Read all our JDIFF coverage here.
The Connection (La French)
The Connection (La French) centres on the same historical event as William Friedkin’s seventies classic The French Connection but, apart from a similar title, it tells a very different story. Jean Dujardin stars as Pierre Michel, a French Magistrate thrown into dealing with the spiralling problems of drug rings and gang crime in Marseilles particularly those exporting drugs to the States. He’s no Popeye Doyle, in fact he’s mostly an all-round good guy albeit one who used to have a gambling problem. He begins to get some good results early on and re-invigorates the crime division he’s taken over and soon he’s annoying the kingpin he’s after, Zampa (played by Gilles Lellouches). The film then deals with the struggles both men then have, Michel in finishing his job with resistance from his wife, who wants him safe at home and not taking on gangsters obviously, but also corrupt figures in his own force and beyond forcing him to bend the rules as opposed to break them and then Zampa coping with power challenges and doing his best to maintain a crumbling criminal enterprise.
The film never drags but is also never as compelling as you’d hope for either, but that’s not for the lack of effort of the cast, Dujardin looks the part and brings with him his trademark charisma and handles the dramatic parts well. Lellouche, who has in the past has shown he can do any kind of action and comedy with ease, offers up very little of the character until just over halfway through where we finally get to see a glimpse of the real man. Perhaps the reason the film doesn’t fully hit the mark is the decision to split the focus onto these two men’s stories, perhaps concentrating on one side would have worked better, then again maybe not. Benoît Magimel’s performance is also worth a mention as Crazy Horse, an associate of Zampa, but is onscreen very little.
There’s also a nice dollop of humour thrown in, possibly to suit the two leads (mostly they have done comedies together) but what sticks in the memory is the look of the film. The camera is rarely still, using handheld camerawork as often as possible without making you feel too queasy, putting you in the drama as much as it’s this as much as anything that has drawn some Scorsese comparisons. The violence in the film is also interesting in that’s it brutal but quick, never being dwelled on or drawn out, director Jimenez (who incidentally grew up in Marseilles) said after that he did that purely because it’s more realistic, which also means no long car chase, sorry. Overall, a very solid crime drama and definitely worth a look.
Director: Cédric Jimenez Year: 2014 Country of Origin: France Duration: 135 minutes Writers: Audrey Diwan, Cédric Jimenez Cast: Jean Dujardin, Gilles Lellouche, Céline Sallette
Next Time I’ll Aim for the Heart (La prochaine fois je viserai le coeur)
Another French 70’s real life crime drama this time focussing on a serial killer who terrorised the Oise region of France for over a year. Guillame Canet plays Franck Neuhart, a Gendarme who is part of the operation tracking down the killer, and we find out within three minutes (so it’s not really a spoiler per se) it’s him. This brave decision means the film is more of a character study rather than a thriller although his outcome is milked for all its worth. Anger tries to offer us a glimpse at the human behind the headlines, we see a lonely man ill at ease with himself, his family and the world, a man who is compelled to do what he does but also seems to be completely appalled by it all.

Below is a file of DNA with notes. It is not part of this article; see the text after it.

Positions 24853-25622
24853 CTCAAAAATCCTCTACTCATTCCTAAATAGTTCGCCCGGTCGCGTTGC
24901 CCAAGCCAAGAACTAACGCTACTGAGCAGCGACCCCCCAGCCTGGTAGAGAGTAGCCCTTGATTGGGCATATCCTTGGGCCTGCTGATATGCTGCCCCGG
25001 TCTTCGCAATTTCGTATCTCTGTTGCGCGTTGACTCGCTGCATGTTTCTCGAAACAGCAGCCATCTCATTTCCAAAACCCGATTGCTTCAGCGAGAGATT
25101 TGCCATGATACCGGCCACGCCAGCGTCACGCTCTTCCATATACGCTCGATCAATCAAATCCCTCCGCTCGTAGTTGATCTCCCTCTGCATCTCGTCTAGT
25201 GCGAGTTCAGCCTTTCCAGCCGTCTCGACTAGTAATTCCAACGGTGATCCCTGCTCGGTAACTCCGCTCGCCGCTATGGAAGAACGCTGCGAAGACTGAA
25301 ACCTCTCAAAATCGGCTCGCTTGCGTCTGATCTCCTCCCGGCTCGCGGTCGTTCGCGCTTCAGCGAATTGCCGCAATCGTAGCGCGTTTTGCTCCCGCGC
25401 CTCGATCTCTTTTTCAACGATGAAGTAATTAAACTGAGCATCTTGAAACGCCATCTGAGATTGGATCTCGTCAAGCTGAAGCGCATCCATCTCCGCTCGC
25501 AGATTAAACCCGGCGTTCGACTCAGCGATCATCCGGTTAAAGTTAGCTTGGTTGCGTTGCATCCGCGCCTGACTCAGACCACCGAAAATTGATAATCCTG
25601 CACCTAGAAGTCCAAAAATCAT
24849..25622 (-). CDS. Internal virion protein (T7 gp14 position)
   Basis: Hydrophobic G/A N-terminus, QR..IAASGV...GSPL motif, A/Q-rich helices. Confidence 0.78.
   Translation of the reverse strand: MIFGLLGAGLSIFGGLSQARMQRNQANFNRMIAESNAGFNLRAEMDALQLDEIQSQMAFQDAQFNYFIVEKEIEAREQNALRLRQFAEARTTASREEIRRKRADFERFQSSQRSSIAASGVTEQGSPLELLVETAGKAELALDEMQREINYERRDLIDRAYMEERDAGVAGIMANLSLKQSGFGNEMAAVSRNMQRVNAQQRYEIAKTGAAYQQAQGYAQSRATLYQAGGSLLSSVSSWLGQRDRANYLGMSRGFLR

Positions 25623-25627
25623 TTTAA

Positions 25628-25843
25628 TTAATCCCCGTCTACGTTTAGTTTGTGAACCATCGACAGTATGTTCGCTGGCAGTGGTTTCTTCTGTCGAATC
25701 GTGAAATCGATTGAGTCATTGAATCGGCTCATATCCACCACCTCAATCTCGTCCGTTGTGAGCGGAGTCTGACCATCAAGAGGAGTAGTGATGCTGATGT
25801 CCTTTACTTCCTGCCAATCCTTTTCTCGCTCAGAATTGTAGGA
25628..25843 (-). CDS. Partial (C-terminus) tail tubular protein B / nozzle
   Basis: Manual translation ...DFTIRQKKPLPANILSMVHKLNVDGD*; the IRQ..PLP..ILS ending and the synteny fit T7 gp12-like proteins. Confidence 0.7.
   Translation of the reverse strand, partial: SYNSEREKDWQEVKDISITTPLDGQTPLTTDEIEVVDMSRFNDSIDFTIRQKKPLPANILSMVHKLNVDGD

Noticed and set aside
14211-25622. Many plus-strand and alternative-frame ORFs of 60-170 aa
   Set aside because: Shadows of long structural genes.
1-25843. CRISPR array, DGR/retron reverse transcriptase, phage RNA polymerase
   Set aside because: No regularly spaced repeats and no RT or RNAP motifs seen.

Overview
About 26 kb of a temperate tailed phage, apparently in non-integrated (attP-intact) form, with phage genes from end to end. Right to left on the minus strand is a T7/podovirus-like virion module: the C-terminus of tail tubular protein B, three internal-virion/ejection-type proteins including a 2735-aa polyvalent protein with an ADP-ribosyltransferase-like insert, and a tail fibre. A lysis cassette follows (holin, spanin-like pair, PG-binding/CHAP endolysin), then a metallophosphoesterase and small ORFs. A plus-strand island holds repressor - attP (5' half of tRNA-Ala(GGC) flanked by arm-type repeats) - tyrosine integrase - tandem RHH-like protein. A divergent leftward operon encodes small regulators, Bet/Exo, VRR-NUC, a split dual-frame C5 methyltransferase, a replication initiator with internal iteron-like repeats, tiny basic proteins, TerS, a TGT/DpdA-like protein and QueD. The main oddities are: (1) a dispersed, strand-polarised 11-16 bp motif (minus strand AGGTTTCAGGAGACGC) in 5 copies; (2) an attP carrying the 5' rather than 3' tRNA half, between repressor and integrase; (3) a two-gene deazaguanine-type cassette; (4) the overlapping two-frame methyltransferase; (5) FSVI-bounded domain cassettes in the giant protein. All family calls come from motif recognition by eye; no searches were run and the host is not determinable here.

The film captures the look of the period well and has the feel of a seventies film which is all the more surprising as it’s shot on digital. Canet is very good in the lead, particularly when he’s called upon to keep a straight face in the more surreal parts of the plot. However the character of Neuhart is unravelled very slowly which unfortunately means it’s not really until the third act that you feel anything for him, although the film to its credit does make you almost wish for a happy ending for him, which you feel very guilty about. The film works best when it’s at its most original or particular, some scenes are beautifully surreal and odd but it does venture into psycho killer territory a fair bit, particularly scenes of self-harm and his hideaway, but all in all, a fine take on the serial killer genre.
Writer-Director: Cédric Anger Year: 2014 Country of Origin: France Duration: 111 minutes Cast: Guillaume Canet, Ana Girardot, Jean-Yves Berteloot
Latest posts by Mick McGovern (see all)
- ADIFF Reviews: Departure // 100 Yen Love // Time Out of Mind // Miles Ahead // Son of Saul // Viva - March 2, 2016
- ADIFF Reviews: Anomalisa // Green Room // My King (Mon Roi) - March 1, 2016
- ADIFF Reviews: Truth // Louder Than Bombs // The Truth Commissioner // The Brand New Testament // High-Rise - February 24, 2016
- ADIFF Reviews: Maggie’s Plan // Hail, Caesar! // Nasty Baby - February 23, 2016